Solo Travel

Bali for one

Bali Introduction

Bali isn’t big but what it lacks in size it makes up for with diversity. As a travel destination it’s firmly established in the top league of tropical paradises to visit.

There is something for everyone on Bali, whether you are part of large group of Australian sunseekers or own your own looking for some cultural high life.

Most journeys start at Denpasar International on the southern tip of the island and from there all the major sites are within one days travel.

Bali Places

For the solo traveler Bali offers lots of different places to hang out and meet other travelers or the friendly locals.

From the airport many solos will take a taxi towards the resort area of Kuta/Legian/Seminyak which sprawl along the south -west coast that’s pounded by the Indian ocean surf.

This area is best approached with an open mind. If you are into surfing and partying then few spots on earth come close to this area. The beaches are some of the best on the island and it’s easy to find a quiet spot away from the madness.

There are all the comforts of western chains in Kuta but you only have to walk a few streets away and you’ll be in another world, where friendly Balinese will serve you up Gado Gado for less than $1.00!

Accommodation is cheap and even double rooms are affordable if you are alone and the area caters for every budget and taste.

Despite the reputation for being rowdy with large groups you will certainly not stick out here if you are alone. Lots of bars and restaurants are well set up for solos and by sitting at a bar alone it won’t be long before you’re chatting to some new friends.


One tip – take group surf lessons, it’s a great way to meet others.

Ubud, around 100km north of the southern Bali area, is a gem and one of those places where many travelers end up staying for much longer.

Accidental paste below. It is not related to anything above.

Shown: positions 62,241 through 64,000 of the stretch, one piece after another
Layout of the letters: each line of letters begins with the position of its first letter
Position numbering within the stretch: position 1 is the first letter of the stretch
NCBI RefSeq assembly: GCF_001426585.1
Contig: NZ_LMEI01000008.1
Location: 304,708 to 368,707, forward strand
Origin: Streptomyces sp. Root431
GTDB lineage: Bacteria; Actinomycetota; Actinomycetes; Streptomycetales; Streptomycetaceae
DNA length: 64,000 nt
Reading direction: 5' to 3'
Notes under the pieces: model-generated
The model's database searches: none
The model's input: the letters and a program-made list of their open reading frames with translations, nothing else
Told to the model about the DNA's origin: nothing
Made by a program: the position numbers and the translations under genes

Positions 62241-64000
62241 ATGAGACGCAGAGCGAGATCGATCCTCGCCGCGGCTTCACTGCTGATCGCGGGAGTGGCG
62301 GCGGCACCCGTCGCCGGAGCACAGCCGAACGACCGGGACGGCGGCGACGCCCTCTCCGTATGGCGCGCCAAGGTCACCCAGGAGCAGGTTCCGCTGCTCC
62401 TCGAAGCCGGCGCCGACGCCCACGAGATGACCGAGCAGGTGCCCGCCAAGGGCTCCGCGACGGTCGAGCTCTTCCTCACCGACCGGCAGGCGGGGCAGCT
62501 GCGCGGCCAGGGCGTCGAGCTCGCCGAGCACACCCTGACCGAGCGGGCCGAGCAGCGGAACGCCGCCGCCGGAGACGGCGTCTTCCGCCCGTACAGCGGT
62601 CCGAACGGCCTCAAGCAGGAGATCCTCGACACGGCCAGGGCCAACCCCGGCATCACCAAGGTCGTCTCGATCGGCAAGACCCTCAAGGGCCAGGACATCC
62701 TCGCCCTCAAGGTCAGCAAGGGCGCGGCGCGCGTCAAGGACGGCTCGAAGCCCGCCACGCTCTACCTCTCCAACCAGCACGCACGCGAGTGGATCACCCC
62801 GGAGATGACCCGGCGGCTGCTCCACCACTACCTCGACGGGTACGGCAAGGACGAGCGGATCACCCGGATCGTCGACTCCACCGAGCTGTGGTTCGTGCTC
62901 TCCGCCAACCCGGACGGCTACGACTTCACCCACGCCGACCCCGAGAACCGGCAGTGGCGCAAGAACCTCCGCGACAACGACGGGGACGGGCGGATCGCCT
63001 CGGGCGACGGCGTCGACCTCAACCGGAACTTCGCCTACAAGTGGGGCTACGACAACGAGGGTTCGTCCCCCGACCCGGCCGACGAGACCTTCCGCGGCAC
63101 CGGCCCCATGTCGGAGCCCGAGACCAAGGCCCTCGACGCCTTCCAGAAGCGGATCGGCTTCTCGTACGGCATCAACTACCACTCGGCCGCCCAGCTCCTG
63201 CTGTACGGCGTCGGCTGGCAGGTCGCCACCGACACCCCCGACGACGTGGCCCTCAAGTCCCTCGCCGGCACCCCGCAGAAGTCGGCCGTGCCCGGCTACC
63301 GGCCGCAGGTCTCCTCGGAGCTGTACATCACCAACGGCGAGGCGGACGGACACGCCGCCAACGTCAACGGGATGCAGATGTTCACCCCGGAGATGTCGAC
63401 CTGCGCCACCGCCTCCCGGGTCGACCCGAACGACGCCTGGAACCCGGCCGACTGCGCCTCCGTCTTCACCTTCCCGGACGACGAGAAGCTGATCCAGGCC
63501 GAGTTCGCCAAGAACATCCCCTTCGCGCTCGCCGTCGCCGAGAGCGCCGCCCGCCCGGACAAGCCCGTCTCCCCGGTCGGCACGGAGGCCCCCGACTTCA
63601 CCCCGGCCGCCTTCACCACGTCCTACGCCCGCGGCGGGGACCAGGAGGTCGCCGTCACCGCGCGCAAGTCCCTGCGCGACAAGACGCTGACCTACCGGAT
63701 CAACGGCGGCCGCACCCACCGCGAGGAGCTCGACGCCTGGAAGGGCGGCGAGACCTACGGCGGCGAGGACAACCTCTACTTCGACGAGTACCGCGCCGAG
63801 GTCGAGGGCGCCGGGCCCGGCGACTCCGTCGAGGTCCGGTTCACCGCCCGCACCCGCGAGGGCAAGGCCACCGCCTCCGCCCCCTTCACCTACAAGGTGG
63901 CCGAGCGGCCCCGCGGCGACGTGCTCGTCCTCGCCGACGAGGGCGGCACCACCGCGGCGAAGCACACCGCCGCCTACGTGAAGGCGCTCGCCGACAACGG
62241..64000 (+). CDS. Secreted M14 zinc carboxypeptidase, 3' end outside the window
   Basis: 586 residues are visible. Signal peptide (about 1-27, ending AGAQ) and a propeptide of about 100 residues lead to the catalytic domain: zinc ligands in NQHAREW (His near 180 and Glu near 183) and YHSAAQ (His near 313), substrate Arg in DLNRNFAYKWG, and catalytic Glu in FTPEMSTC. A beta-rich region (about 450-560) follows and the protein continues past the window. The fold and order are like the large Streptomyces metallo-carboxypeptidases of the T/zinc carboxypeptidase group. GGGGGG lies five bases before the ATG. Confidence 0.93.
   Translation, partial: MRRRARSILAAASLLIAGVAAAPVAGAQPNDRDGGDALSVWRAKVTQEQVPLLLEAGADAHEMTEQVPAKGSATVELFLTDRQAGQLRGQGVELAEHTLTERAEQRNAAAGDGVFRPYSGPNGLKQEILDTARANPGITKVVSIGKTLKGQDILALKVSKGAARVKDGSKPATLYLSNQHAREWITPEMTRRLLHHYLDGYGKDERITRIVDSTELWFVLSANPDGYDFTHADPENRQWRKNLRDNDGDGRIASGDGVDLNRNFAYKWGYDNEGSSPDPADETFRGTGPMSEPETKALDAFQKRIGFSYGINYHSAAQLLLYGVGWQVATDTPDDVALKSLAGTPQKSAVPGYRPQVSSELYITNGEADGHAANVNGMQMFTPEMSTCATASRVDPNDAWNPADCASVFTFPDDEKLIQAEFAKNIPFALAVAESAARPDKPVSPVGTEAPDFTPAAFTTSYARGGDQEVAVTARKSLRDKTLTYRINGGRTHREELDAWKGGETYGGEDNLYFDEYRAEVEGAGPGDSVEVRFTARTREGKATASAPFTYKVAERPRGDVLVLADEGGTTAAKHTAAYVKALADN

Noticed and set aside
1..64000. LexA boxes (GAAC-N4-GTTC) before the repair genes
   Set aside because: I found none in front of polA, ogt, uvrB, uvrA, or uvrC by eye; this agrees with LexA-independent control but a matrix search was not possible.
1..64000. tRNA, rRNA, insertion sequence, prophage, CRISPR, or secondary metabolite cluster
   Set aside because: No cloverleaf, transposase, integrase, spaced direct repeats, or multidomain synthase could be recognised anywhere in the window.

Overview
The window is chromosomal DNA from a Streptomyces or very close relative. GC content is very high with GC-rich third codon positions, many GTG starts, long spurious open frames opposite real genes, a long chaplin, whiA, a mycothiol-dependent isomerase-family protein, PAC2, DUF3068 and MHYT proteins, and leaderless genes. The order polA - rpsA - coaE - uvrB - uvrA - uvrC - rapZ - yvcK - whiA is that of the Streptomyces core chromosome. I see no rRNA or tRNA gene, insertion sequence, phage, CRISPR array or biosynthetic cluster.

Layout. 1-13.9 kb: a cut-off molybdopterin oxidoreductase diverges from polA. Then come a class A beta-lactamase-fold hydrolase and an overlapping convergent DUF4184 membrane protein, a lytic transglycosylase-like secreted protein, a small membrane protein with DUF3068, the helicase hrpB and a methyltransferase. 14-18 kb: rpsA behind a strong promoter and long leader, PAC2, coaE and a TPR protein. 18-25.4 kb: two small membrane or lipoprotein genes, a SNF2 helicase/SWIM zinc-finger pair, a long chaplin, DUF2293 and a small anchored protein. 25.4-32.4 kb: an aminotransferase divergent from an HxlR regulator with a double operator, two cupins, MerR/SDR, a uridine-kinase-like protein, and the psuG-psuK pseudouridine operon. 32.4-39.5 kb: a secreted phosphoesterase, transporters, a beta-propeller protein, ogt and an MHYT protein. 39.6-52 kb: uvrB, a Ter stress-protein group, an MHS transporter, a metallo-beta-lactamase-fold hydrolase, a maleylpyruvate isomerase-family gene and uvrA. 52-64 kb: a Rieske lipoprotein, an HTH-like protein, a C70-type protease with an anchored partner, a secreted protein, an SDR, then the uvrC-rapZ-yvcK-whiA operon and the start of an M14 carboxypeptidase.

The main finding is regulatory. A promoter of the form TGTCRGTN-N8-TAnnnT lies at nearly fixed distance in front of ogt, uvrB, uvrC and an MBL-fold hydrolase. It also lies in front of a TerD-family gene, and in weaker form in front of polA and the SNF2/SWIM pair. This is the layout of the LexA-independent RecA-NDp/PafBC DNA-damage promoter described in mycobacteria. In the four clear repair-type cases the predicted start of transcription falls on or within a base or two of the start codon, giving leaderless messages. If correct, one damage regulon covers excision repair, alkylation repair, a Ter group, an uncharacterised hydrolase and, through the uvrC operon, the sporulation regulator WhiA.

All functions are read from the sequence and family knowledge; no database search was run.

Ubud is very much the cultural center of Bali but it’s also as geared to tourism as much as anywhere else on the island. It does however act as an excellent base and is a must visit. Watch out for those monkeys though!

There are plenty of tours that you can take from Ubud and lots of cute little cafes to hang out and mingle with other travelers, friendly expats and locals that live in the town.

Lovina on the north coast is a low key resort that’s very much on the backpacker beaten path and can provide an excellent base to the northern volcanoes and coastline which features spots to dive or just be a beach bum.

Bali is particularly good for solos because of the many activities on the island, both in sea and on land, so it’s very easy to hook up with other like minded folk. ¬†Indonesians too must rate as some of the friendliest people on the planet, are very welcoming and proud of their nation, and so they should be.


Bali Notes

Time: UTC +8

Visas: Usually 30 days on arrival for most western countries as of March 2012

When to go:
Dry season April – October, Wet Nov to Mar but still ok year round as wet season tends to be late afternoon rains.

Getting there:
Denpasar Internation Airport, direct flights from most Asian countries and Australia. Connect in Asia, e.g. Singapore, KL, Bangkok from Europe/North America.

Solo Safety: Generally safe for solo female and male travellers. Bali is Hindu so unlikely to be the hassle experienced by females in other muslim countries. Most dangers evolve around transport accidents, beach safety with strong rips in the ocean.

Solo Costs: Generally pretty cheap compared to Europe/USA particularly away from the large resort areas. Single rooms rare but doubles and twins pretty cheap anyway. Not much in the way of dormitory style accommodation.

Solo Rating: 8/10


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